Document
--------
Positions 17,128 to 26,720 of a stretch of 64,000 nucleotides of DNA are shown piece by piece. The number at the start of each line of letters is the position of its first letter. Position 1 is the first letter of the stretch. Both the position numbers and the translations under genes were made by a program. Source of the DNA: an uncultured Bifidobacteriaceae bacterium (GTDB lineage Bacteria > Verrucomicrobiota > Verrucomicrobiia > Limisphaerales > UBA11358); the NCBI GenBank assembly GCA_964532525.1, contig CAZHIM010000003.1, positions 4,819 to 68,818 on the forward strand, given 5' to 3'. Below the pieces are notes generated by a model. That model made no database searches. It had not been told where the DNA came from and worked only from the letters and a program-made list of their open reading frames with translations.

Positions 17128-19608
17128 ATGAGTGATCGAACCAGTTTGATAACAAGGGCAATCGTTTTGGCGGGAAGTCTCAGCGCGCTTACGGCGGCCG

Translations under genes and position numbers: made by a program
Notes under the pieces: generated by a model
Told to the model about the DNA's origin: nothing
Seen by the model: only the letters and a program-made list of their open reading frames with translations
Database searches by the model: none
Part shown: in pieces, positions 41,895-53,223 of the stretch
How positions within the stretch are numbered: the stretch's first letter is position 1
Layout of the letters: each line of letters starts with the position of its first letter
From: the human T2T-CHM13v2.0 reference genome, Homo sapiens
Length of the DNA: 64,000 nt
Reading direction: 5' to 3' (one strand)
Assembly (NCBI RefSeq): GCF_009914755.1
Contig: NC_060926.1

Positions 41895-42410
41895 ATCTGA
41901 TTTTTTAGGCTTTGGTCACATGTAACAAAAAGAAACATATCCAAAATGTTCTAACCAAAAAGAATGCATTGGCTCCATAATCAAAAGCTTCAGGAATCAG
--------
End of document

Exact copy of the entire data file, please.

Positions 17,128 to 26,720 of a stretch of 64,000 nucleotides of DNA are shown piece by piece. The number at the start of each line of letters is the position of its first letter. Position 1 is the first letter of the stretch. Both the position numbers and the translations under genes were made by a program. Source of the DNA: an uncultured Bifidobacteriaceae bacterium (GTDB lineage Bacteria > Verrucomicrobiota > Verrucomicrobiia > Limisphaerales > UBA11358); the NCBI GenBank assembly GCA_964532525.1, contig CAZHIM010000003.1, positions 4,819 to 68,818 on the forward strand, given 5' to 3'. Below the pieces are notes generated by a model. That model made no database searches. It had not been told where the DNA came from and worked only from the letters and a program-made list of their open reading frames with translations.

Positions 17128-19608
17128 ATGAGTGATCGAACCAGTTTGATAACAAGGGCAATCGTTTTGGCGGGAAGTCTCAGCGCGCTTACGGCGGCCG

Translations under genes and position numbers: made by a program
Notes under the pieces: generated by a model
Told to the model about the DNA's origin: nothing
Seen by the model: only the letters and a program-made list of their open reading frames with translations
Database searches by the model: none
Part shown: in pieces, positions 41,895-53,223 of the stretch
How positions within the stretch are numbered: the stretch's first letter is position 1
Layout of the letters: each line of letters starts with the position of its first letter
From: the human T2T-CHM13v2.0 reference genome, Homo sapiens
Length of the DNA: 64,000 nt
Reading direction: 5' to 3' (one strand)
Assembly (NCBI RefSeq): GCF_009914755.1
Contig: NC_060926.1

Positions 41895-42410
41895 ATCTGA
41901 TTTTTTAGGCTTTGGTCACATGTAACAAAAAGAAACATATCCAAAATGTTCTAACCAAAAAGAATGCATTGGCTCCATAATCAAAAGCTTCAGGAATCAG